Moderate D/H Ratios in Methane Ice on Eris and Makemake as Evidence of Hydrothermal or Metamorphic Processes in Their Interiors: Geochemical Analysis

By Keith Cowing
Status Report
February 19, 2024
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Moderate D/H Ratios in Methane Ice on Eris and Makemake as Evidence of Hydrothermal or Metamorphic Processes in Their Interiors: Geochemical Analysis
Makemake — NASA

Dwarf planets Eris and Makemake have surfaces bearing methane ice of unknown origin. D/H ratios were recently determined from James Webb Space Telescope (JWST) observations of Eris and Makemake, giving us new clues to decipher the origin of methane.

Here, we develop geochemical models to test if the origin of methane could be primordial, derived from CO2 or CO (“abiotic”), or sourced by organics (“thermogenic”). We find that primordial methane is inconsistent with the observational data, whereas both abiotic and thermogenic methane can have D/H ratios that overlap the observed ranges. This suggests that Eris and Makemake either never acquired a significant amount of methane during their formation, or their original inventories were removed and then replaced by a source of internally produced methane.

Because producing abiotic or thermogenic methane likely requires temperatures above ~150°C, we infer that Eris and Makemake have rocky cores that underwent substantial radiogenic heating. Their cores may still be warm/hot enough to make methane. This heating could have driven hydrothermal circulation at the bottom of an ice-covered ocean to generate abiotic methane, and/or metamorphic reactions involving accreted organic matter could have occurred in response to heating in the deeper interior, generating thermogenic methane.

Additional analyses of relevant thermal evolution model results and theoretical predictions of the D/H ratio of methane in the solar nebula support our findings of elevated subsurface temperatures and an apparent lack of primordial methane on Eris and Makemake. It remains an open question whether their D/H ratios may have evolved subsequent to methane outgassing. Recommendations are given for future activities to further test proposed scenarios of abiotic and thermogenic methane production on Eris and Makemake, and to explore these worlds up close.

Stages in the origin and evolution of Eris and Makemake, with a focus on materials (written inside boxes) and chemical/physical processes (indicated in red) that are hypothesized to explain the presence of methane. Each row is distinguished by methane from a source type named in bold, black text. Model parameters (see Table 1) that represent the isotopic consequences of the corresponding process are shown in blue. Other materials or processes could occur, but those shown here are most significant to the D/H ratio of methane.

D/H ratios for different types of methane that may represent methane on the surfaces of Eris and Makemake. Primordial methane would be accreted in the building blocks of these bodies, or delivered by comets throughout their histories. Thermogenic methane would be produced from accreted organic matter that was “cooked” in the rocky cores of these bodies. Abiotic methane would be a product of H2 reacting with CO2 or CO in hydrothermal systems at the base of a subsurface ocean. In our model, the D/H ratio of methane depends on the D/H ratio of water (see Section 2). Our current best estimate for the D/H ratio of water on Eris and Makemake is within the range encompassed by Jupiter-family comets (JFCs). The total 1σ range for Eris/Makemake is also shown (see Figure 3 for individual comparisons).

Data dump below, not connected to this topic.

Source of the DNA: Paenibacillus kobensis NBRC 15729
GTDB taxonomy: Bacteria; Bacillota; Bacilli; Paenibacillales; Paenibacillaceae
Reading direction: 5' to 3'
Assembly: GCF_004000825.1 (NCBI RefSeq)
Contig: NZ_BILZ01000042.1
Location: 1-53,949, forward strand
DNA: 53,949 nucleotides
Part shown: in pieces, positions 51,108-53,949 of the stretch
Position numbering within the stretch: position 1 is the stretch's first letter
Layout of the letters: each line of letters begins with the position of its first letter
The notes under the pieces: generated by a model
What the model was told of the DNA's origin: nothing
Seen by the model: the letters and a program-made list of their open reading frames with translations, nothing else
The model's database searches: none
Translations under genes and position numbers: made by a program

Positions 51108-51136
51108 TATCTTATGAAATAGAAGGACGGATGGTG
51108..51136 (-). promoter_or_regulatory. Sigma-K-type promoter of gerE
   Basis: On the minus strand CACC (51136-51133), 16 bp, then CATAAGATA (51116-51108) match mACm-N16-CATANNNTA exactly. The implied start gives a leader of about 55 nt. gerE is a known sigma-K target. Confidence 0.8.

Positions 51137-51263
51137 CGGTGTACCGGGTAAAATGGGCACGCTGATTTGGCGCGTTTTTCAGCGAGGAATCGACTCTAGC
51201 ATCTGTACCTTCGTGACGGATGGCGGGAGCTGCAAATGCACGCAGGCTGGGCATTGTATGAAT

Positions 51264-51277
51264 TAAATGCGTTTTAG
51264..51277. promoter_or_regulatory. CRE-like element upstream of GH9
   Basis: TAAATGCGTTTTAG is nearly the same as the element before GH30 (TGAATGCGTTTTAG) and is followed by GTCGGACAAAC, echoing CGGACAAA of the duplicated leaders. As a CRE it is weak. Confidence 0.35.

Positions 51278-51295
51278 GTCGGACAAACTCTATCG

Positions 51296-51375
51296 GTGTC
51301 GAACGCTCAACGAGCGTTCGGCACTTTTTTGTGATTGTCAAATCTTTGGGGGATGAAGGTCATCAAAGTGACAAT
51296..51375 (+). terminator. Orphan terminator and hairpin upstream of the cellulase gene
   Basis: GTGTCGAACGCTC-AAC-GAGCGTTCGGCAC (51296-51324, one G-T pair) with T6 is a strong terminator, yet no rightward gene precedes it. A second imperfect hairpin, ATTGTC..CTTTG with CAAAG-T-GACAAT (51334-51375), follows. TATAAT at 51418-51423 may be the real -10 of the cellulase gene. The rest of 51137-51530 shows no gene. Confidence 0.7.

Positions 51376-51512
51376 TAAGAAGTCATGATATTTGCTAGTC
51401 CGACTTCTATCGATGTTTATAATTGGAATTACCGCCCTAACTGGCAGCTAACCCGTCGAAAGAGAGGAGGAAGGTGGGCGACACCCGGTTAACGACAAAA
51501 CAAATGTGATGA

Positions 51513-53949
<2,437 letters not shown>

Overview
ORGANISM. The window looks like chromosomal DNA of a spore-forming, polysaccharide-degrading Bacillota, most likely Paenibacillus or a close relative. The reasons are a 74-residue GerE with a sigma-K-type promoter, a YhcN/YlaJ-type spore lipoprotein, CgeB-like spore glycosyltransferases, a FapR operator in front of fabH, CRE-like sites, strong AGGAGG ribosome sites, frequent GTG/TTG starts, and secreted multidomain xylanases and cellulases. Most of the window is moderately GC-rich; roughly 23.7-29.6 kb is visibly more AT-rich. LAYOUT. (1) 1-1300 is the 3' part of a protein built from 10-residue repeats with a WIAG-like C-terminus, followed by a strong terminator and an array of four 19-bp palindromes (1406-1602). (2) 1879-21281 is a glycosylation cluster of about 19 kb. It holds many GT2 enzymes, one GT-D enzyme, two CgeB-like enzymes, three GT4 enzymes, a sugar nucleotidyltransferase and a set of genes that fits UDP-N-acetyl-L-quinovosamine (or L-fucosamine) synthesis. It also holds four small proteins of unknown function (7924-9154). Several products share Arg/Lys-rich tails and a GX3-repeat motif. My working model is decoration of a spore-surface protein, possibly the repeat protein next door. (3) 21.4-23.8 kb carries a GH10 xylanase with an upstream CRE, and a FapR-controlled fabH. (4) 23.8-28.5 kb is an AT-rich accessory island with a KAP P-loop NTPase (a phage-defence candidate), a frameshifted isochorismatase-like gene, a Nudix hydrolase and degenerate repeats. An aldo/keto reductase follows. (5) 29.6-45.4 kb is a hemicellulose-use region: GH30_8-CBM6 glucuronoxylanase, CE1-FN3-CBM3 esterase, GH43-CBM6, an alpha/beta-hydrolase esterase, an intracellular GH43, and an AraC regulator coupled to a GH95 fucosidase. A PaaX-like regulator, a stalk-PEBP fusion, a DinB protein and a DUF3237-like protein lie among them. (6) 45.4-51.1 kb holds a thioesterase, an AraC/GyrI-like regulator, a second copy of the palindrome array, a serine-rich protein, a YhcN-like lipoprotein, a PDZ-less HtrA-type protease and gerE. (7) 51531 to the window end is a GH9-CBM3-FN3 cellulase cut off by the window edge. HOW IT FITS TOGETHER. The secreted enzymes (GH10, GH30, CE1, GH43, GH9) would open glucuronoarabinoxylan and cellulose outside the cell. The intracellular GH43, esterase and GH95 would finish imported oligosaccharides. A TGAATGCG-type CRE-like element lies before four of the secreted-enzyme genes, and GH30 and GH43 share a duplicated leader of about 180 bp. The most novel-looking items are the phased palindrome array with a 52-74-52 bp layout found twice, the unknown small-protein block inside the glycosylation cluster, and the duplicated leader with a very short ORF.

Three scenarios for how methane generation might fit into the geophysical evolution of Eris and Makemake. These are radial cross sections. From left to right, the interior becomes cooler and key processes that affect the availability of methane can change. This progression may represent a decrease in size when comparing different bodies, or the evolution of an individual body through time. Subsurface phenomena shown here are hypothetical on Eris and Makemake. Nevertheless, the methane-producing processes are consistent with observed D/H ratios (Figure 3), and other processes may be suggested by drawing parallels between large TNOs and comparable icy satellites (McKinnon et al., 2008). Dimensions not to scale.

Christopher R. Glein, William M. Grundy, Jonathan I. Lunine, Ian Wong, Silvia Protopapa, Noemi Pinilla-Alonso, John A. Stansberry, Bryan J. Holler, Jason C. Cook, Ana Carolina Souza-Feliciano

Comments: Accepted by Icarus, 43 pages, 8 figures, 1 table
Subjects: Earth and Planetary Astrophysics (astro-ph.EP)
Cite as: arXiv:2309.05549 [astro-ph.EP] (or arXiv:2309.05549v2 [astro-ph.EP] for this version)
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Submission history
From: Christopher Glein
[v1] Mon, 11 Sep 2023 15:34:03 UTC (927 KB)
[v2] Sat, 10 Feb 2024 07:26:54 UTC (1,731 KB)

Explorers Club Fellow, ex-NASA Space Station Payload manager/space biologist, Away Teams, Journalist, Lapsed climber, Synaesthete, Na’Vi-Jedi-Freman-Buddhist-mix, ASL, Devon Island and Everest Base Camp veteran, (he/him) 🖖🏻